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Proposed New Definition of Solid Waste Rule
EPA July 22, 2011, proposed a new Definition of Solid Waste Rule, that would exclude from the Definition of Solid Waste 18 spent solvents used as manufacturing and processing aids in four industrial sectors if they are remanufactured (re-processed) to commercial grade. This would reduce the use of virgin solvents, reducing energy and waste. If the remanufacturing is conducted onsite, the proposed Generator-Controlled Exclusion would be operative; if the remanufacturing were to be conducted by a third-party within one of the four sectors, the Remanufacturing Exclusion (listed for comment) would be operative.
These regulatory exclusions for remanufacturing spent solvents to commercial grade have environmental and economic benefits. By allowing used solvents, under appropriate conditions, to have longer commercial life, the proposal would allow the market to slow the pace at which virgin solvents are created and destroyed. Since creation and destruction of solvents are environmentally and economically intensive events, and since remanufacturing (re-processing) solvents is less intensive environmentally and economically than either creation of virgin solvents or the destruction of solvents, net benefits are achievable.
EPA is requesting comment on the Remanufacturing Exclusion, and EPA's Green Engineering Program is especially interested in hearing from chemical manufacturers on the extent the proposed exclusions could be expected to provide economic and environmental benefits.
Mass-Balance Model. To help facilities in the four listed sectors (see "Background" below) assess the potential benefits of these exclusions, EPA has developed a mass-balance model tool to share for assessing how remanufacturing spent processing-aid solvents can benefit operations. The tool allows the user to put in the volume of spent solvent (any or all of the 18 listed solvents) to calculate reductions in energy use, reduced air, water and solid waste emissions and enumerated cost savings associated with switching from disposal to remanufacturing.
Qualified facilities may contact the Green Engineering program for assistance in using the EPA tool for assessing these potential benefits of remanufacturing scenarios.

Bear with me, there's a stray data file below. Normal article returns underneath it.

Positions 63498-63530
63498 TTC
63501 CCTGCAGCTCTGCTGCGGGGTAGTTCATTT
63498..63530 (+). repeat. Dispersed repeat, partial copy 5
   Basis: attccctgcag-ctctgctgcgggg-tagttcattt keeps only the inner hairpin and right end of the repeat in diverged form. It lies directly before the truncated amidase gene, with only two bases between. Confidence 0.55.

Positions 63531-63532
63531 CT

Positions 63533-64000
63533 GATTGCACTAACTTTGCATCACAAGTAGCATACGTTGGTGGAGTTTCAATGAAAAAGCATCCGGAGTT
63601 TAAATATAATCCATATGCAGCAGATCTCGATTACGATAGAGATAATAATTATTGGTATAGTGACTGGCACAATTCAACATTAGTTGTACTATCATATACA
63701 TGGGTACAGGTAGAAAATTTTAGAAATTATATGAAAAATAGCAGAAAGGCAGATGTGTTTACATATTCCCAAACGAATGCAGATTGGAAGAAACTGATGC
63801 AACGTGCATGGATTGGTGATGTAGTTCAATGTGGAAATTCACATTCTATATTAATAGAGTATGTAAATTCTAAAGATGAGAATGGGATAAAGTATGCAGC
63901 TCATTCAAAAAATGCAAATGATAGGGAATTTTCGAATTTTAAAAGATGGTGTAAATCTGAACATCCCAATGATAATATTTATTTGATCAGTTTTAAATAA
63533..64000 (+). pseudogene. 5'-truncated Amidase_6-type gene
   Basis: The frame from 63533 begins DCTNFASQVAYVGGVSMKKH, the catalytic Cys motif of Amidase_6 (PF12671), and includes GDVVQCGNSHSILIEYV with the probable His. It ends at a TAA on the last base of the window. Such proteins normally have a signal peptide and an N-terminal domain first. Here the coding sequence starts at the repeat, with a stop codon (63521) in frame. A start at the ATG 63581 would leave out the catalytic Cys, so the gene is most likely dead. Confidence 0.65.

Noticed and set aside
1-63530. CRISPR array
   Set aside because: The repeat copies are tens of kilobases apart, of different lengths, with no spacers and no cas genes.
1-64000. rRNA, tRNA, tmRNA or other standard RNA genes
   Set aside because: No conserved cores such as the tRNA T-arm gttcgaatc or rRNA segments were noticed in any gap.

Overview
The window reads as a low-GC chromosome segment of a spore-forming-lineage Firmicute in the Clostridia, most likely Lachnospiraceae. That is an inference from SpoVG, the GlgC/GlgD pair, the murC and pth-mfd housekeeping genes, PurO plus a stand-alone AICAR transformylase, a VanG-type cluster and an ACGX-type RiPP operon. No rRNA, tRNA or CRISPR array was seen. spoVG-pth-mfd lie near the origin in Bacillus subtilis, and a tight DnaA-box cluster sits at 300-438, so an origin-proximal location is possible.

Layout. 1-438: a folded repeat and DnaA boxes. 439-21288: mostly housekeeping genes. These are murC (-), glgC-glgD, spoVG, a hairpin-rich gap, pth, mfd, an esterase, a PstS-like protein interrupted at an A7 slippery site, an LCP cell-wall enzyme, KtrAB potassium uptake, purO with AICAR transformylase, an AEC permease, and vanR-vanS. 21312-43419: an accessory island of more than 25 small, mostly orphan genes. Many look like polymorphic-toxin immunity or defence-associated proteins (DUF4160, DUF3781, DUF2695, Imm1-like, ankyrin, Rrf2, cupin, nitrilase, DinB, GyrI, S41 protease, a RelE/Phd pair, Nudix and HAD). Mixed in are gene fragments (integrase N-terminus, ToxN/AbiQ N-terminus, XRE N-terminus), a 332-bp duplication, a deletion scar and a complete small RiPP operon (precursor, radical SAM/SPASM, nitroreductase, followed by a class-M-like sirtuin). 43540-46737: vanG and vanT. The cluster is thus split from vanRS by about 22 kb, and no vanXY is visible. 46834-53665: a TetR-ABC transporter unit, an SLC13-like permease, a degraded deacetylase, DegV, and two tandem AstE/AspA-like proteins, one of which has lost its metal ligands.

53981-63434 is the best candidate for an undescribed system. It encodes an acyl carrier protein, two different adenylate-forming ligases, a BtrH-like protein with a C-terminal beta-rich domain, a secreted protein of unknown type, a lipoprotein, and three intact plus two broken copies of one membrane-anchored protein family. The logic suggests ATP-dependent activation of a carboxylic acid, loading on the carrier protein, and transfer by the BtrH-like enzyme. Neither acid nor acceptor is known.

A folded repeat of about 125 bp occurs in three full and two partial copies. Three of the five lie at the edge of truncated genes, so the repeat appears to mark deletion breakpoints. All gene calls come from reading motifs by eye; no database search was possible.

EPA's Sector Notebooks. Another resource EPA has available for the four sectors covered by the Remanufacturing Exclusion are EPA's Sector Notebooks. Since the Remanufacturing Exclusion allows for third-party remanufacturing, sectors may find it helpful to learn about each others' material flows and energy uses for purposes of third-party remanufacturing. These notebooks provide that information, and are organized in an integrated fashion across processes, environmental media, and applicable regulations.
Pharmaceutical Sector Profile Notebook:
Plastic & Resin Sector Profile Notebook:
Basic Organic Chemical Manufacturing Sector Profile Notebook:
Paint & Coatings: No sector notebook, but all paints and coatings start with a film-forming agent, which is a resin.
The proposed remanufacturing exclusion addresses four manufacturing sectors: pharmaceutical, paint and coating, plastic and resin, and basic organic chemicals. These all use the 18 listed solvents for the listed functions (as chemical manufacturing and processing aids) to manufacture specialty organic chemical products, such as paints, plastics or drugs.
All Other Basic Organic Chemical Manufacturing
Rank by Waste: 1st (2,507,659,932 lbs)
2009 Rank by Release: 7th
Number of TRI submissions: 3230
Plastics Material and Resin Manufacturing
Rank by Waste: 3rd (1,182,555,225 lbs)
2009 Rank by Release: 15th
Number of TRI Submissions: 2472
Pharmaceutical Preparation Manufacturing
Rank by Waste: low (127,941,376 lbs)
2009 Rank by Release: 75th
Number of TRI Submissions: 376
Paint and Coating Manufacturing
Rank by Waste: low (88,569,586 lbs)
2009 Rank by Release: 61st
Number of TRI Submissions: 2187
Proposed Eligible Chemicals
EPA has identified eighteen chemicals that could be included in the re-manufacturing exclusion, in which 16 are reported in the Toxics Release Inventory. They are toluene, xylenes, ethylbenzene, 1,2,4-trimethylbenzene, chlorobenzene, n-hexane, cyclohexane, methyl tert-butyl ether, acetonitrile, chloroform, chloromethane, dichloromethane, methyl isobutyl ketone, nn-dimethylformamide, tetrahydrofuran, n-butyl alcohol, ethanol, and/or methanol. Read More.
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